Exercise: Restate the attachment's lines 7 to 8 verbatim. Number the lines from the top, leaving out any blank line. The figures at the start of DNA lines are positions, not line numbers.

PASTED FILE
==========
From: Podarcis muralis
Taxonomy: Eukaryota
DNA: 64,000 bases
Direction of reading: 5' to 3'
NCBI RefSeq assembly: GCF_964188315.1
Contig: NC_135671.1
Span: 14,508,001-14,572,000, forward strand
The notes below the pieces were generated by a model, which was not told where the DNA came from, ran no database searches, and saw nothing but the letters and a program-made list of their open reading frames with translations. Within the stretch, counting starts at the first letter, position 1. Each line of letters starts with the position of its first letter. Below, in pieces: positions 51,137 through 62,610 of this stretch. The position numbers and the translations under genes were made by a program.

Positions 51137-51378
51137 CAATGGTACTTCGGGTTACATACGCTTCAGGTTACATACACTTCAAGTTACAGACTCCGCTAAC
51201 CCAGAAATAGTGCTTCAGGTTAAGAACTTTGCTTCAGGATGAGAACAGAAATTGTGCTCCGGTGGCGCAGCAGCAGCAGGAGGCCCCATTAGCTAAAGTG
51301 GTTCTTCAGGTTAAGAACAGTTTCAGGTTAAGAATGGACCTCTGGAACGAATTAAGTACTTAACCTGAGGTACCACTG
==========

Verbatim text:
Span: 14,508,001-14,572,000, forward strand
The notes below the pieces were generated by a model, which was not told where the DNA came from, ran no database searches, and saw nothing but the letters and a program-made list of their open reading frames with translations. Within the stretch, counting starts at the first letter, position 1. Each line of letters starts with the position of its first letter. Below, in pieces: positions 51,137 through 62,610 of this stretch. The position numbers and the translations under genes were made by a program.